Recently, Canada's multicultural policy has been unfocused and often wishy-washy when approaching the promotion and protection of multiculturalism. This lack of leadership in the program development of real contemporary issues has resulted in a focus on either the imaginary or motherhood statements and soft issues.

The explosion of hate sites on the Internet is an objective measure of the failure of the present multiculturalism programs.

The failure of the government to fully implement the cross government commitment to diversify as mandated by the Multiculturalism Act is further objective evidence.

Prime MinisterOral Question Period

2:15 p.m.

Okanagan—Coquihalla B.C.

Canadian Alliance

Stockwell Day Canadian AllianceLeader of the Opposition

Mr. Speaker, for 134 years Canadians have looked to the Prime Minister's office to be an example of integrity and uprightness. Now we have the appearance of a Prime Minister's office being used to expedite a private business deal.

First, the Prime Minister denied lobbying for money for the hotel next to the golf course. Then he admitted it. He then tried to cover it up and that was wrong. Tabling a few selective documents like he did today just is not good enough for Canadians.

The Prime Minister has still not come clean. Would he immediately table all the documents that cover the transactions between 1993 and 1999, between that timeframe?

Prime MinisterOral Question Period

2:15 p.m.

Saint-Maurice Québec

Liberal

Jean Chrétien LiberalPrime Minister

Mr. Speaker, I was expecting the Leader of the Opposition to be a gentleman today and get up and apologize.

Prime MinisterOral Question Period

2:15 p.m.

Some hon. members

Hear, hear.

Prime MinisterOral Question Period

2:15 p.m.

Liberal

Jean Chrétien Liberal Saint-Maurice, QC

On March 15, 2001, in the House, the member for Edmonton North—

Prime MinisterOral Question Period

2:15 p.m.

The Speaker

I am sorry, the time has expired.

Prime MinisterOral Question Period

2:15 p.m.

Some hon. members

Oh, oh.

Prime MinisterOral Question Period

2:15 p.m.

The Speaker

Well, I have made the point before. If you pause for the applause, you lose the time. Unfortunately it is not fair but it happens on both sides.

Prime MinisterOral Question Period

2:15 p.m.

Okanagan—Coquihalla B.C.

Canadian Alliance

Stockwell Day Canadian AllianceLeader of the Opposition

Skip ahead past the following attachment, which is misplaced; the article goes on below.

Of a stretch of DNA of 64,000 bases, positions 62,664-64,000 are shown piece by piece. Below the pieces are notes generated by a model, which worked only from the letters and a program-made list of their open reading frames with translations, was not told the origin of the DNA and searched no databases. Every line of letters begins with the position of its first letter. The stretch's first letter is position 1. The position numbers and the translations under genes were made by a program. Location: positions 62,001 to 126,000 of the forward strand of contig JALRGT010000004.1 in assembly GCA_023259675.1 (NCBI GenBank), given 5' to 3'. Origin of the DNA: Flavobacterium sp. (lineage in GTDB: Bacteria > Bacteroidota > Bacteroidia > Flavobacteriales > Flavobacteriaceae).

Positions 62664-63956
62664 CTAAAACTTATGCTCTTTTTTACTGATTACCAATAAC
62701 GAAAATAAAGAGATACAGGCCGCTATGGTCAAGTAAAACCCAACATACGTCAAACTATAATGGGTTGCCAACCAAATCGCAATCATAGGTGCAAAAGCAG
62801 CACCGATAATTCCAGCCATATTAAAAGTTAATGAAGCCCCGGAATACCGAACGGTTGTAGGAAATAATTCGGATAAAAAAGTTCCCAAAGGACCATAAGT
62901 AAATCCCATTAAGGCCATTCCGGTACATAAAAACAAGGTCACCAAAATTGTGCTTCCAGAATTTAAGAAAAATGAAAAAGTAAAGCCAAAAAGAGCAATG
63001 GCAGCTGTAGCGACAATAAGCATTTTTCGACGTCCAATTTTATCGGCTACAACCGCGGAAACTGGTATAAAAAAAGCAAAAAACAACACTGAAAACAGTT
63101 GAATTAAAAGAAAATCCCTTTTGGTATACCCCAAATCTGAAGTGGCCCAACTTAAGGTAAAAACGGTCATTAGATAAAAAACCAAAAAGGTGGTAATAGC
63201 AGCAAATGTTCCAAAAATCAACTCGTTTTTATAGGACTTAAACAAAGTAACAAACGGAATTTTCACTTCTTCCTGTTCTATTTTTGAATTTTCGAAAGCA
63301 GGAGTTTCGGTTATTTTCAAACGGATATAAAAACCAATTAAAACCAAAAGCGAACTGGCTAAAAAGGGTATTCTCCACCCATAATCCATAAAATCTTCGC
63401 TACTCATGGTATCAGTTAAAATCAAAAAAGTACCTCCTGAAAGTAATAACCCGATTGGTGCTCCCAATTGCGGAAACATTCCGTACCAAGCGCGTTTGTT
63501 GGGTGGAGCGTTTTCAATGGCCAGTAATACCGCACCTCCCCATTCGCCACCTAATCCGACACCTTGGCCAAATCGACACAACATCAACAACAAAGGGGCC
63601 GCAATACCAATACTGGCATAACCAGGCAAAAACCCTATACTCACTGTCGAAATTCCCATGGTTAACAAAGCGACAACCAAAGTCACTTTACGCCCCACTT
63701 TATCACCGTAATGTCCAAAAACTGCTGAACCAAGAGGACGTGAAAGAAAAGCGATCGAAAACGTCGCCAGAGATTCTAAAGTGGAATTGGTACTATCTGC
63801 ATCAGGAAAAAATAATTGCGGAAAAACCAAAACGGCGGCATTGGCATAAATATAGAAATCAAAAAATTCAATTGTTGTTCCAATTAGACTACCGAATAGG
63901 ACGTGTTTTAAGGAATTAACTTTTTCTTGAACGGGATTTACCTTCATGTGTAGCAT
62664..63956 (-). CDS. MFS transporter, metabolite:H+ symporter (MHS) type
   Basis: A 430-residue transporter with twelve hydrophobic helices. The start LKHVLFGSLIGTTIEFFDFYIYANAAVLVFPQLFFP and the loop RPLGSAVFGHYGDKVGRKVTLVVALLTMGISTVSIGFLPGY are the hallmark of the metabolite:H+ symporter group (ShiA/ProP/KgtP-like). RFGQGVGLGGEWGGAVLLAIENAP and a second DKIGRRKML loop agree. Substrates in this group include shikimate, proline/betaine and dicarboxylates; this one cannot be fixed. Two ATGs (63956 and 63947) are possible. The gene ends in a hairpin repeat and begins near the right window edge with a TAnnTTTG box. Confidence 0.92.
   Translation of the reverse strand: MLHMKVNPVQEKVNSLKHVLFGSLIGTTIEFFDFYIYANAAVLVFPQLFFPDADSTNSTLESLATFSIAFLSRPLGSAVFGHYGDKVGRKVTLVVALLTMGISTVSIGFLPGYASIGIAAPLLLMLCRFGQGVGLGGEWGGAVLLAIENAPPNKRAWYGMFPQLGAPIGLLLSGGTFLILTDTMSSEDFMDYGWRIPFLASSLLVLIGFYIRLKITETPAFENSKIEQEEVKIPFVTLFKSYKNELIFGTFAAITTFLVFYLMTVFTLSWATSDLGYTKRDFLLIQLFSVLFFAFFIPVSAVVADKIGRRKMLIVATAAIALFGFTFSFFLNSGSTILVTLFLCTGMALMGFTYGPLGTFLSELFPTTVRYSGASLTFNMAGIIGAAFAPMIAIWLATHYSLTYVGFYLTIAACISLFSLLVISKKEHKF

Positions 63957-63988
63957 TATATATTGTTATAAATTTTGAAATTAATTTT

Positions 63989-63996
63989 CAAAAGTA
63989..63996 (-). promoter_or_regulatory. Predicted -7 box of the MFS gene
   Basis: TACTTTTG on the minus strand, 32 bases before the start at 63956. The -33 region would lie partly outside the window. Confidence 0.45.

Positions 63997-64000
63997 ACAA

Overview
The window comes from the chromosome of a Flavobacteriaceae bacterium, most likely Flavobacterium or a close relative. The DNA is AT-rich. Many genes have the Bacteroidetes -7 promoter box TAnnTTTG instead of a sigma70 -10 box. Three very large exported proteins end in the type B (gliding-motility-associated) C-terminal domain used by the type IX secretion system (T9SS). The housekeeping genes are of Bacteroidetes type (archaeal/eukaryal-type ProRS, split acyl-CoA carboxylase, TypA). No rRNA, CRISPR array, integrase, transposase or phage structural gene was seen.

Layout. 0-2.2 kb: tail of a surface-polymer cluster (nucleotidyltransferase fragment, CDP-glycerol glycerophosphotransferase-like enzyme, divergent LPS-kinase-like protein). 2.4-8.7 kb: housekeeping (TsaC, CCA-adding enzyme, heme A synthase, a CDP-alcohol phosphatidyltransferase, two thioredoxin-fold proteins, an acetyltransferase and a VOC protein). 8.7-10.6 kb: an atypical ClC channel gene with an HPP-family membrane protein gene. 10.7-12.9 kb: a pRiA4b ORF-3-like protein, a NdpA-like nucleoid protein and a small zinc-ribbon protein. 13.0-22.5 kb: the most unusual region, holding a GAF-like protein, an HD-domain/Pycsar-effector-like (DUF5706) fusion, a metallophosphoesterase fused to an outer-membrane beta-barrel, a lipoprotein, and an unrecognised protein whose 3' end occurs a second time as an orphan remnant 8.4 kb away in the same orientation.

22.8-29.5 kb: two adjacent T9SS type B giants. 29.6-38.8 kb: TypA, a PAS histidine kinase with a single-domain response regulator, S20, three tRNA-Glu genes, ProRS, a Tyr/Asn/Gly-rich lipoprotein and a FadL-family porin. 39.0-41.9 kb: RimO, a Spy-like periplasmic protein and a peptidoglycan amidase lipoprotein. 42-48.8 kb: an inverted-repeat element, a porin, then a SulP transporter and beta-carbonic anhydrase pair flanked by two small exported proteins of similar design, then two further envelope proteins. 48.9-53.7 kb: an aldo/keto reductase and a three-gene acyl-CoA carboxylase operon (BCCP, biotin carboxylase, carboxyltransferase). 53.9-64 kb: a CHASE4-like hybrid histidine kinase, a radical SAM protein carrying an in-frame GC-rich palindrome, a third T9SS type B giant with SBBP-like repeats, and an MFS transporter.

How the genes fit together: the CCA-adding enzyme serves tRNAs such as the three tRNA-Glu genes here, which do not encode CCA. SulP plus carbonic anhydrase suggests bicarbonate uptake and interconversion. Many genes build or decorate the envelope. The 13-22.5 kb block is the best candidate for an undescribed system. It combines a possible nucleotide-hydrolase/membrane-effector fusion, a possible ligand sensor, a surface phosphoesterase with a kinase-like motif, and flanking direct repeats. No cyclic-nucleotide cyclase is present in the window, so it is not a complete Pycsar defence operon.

Mr. Speaker, I asked the ethics counsellor to check the corporate registry to see whose names were listed as shareholders. The ethics counsellor said today that he did not even look, that he had asked somebody else to take a look. Someone else took a peak and said “Oops, we have a problem here. We have to make a few changes”. However we still do not know whose names were on that document.

Yesterday, three of the his MPs would not stand up for him, five did not today and none of us will stand up and take this cover up that is going on. We will not stand for it. Where are those documents? Where are they?

Prime MinisterOral Question Period

2:20 p.m.

Saint-Maurice Québec

Liberal

Jean Chrétien LiberalPrime Minister

Mr. Speaker, I understand the Leader of the Opposition being so preoccupied. He will not be there very long because he is afraid of the leader of the fifth party. I would just want him to be a little consistent. On March 15 the member for Edmonton North said:

The Prime Minister could get over this in a heartbeat by just tabling his bill of sale for those shares in 1993.

It was done.

Prime MinisterOral Question Period

2:20 p.m.

Okanagan—Coquihalla B.C.

Canadian Alliance

Stockwell Day Canadian AllianceLeader of the Opposition

Mr. Speaker, nothing was tabled. For two years the Prime Minister's office has been getting people to change their stories about the ownership of the shares. Last week, his office had Melissa Marcotte change her story about who owned the shares. In 1999 his lawyers got Jonas Prince to change his story. First he owned them, then he did not. Now officials at Industry Canada have had someone change the records. They will not even tell us what was on there. They said that they had to make some changes.

Will the Minister of Industry tell the House whether the golf club was in compliance with the law or not, and, if not, why did his department ask people to retroactively change those records?

Prime MinisterOral Question Period

2:20 p.m.

Bonavista—Trinity—Conception Newfoundland & Labrador

Liberal

Brian Tobin LiberalMinister of Industry

Mr. Speaker, I have never seen a more vacuous, empty drum in all my life. Everyone knows that an empty drum makes the most noise and there is no one emptier of substance than the Leader of the Opposition.

The Leader of the Opposition is not interested in information. He is interested in trying to save his skin from the leader of the Conservative Party. That is the reality of these questions. Industry Canada has given no direction to anyone to change anything.